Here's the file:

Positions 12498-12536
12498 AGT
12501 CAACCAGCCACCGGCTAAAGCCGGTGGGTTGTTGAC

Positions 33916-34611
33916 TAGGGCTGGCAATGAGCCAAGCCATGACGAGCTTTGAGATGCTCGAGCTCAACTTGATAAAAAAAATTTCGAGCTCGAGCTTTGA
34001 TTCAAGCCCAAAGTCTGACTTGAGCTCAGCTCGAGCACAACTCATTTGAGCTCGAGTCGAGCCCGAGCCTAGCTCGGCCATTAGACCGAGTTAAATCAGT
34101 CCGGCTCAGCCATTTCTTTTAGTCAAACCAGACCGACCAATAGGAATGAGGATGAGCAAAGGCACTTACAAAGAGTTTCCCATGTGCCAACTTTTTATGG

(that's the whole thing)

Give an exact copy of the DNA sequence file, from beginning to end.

Positions 12498-12536
12498 AGT
12501 CAACCAGCCACCGGCTAAAGCCGGTGGGTTGTTGAC

Positions 33916-34611
33916 TAGGGCTGGCAATGAGCCAAGCCATGACGAGCTTTGAGATGCTCGAGCTCAACTTGATAAAAAAAATTTCGAGCTCGAGCTTTGA
34001 TTCAAGCCCAAAGTCTGACTTGAGCTCAGCTCGAGCACAACTCATTTGAGCTCGAGTCGAGCCCGAGCCTAGCTCGGCCATTAGACCGAGTTAAATCAGT
34101 CCGGCTCAGCCATTTCTTTTAGTCAAACCAGACCGACCAATAGGAATGAGGATGAGCAAAGGCACTTACAAAGAGTTTCCCATGTGCCAACTTTTTATGG